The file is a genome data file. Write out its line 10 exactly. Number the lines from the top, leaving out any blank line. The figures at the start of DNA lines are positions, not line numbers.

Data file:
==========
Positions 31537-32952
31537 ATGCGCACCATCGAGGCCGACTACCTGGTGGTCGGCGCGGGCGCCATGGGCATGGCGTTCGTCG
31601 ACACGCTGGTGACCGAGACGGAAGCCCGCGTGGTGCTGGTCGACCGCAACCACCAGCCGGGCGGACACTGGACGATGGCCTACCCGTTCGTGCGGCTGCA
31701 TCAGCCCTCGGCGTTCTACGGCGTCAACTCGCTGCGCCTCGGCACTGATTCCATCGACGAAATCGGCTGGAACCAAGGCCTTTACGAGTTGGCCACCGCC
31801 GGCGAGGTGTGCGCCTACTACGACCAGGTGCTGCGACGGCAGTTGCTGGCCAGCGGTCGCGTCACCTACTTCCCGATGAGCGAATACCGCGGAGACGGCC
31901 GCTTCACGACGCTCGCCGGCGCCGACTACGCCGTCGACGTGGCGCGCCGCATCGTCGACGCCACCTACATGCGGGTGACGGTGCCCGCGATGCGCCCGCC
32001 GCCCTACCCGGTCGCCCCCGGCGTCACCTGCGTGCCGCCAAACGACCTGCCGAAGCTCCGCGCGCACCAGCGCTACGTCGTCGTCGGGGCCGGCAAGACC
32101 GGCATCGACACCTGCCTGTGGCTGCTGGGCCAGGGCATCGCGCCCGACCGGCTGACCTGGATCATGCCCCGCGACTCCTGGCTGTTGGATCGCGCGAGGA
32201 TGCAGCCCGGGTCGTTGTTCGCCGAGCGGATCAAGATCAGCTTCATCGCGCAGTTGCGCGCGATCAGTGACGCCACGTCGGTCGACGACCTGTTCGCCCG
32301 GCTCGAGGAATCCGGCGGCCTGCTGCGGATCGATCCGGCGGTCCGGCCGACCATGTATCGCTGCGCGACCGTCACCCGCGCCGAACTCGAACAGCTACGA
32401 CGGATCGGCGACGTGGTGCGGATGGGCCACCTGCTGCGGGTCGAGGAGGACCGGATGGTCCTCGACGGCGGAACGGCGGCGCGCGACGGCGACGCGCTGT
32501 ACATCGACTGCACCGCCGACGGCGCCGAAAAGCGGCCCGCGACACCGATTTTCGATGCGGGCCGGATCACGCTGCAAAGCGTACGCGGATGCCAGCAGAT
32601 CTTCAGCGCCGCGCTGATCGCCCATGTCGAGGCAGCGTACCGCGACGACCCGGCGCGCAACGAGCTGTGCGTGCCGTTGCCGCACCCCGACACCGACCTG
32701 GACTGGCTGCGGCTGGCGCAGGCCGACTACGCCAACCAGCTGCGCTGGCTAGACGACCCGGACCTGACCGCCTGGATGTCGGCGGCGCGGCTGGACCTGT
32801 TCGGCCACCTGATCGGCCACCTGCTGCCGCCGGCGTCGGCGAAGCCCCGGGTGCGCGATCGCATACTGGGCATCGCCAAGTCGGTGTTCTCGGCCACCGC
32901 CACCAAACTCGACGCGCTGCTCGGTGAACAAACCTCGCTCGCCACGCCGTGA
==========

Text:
32301 GCTCGAGGAATCCGGCGGCCTGCTGCGGATCGATCCGGCGGTCCGGCCGACCATGTATCGCTGCGCGACCGTCACCCGCGCCGAACTCGAACAGCTACGA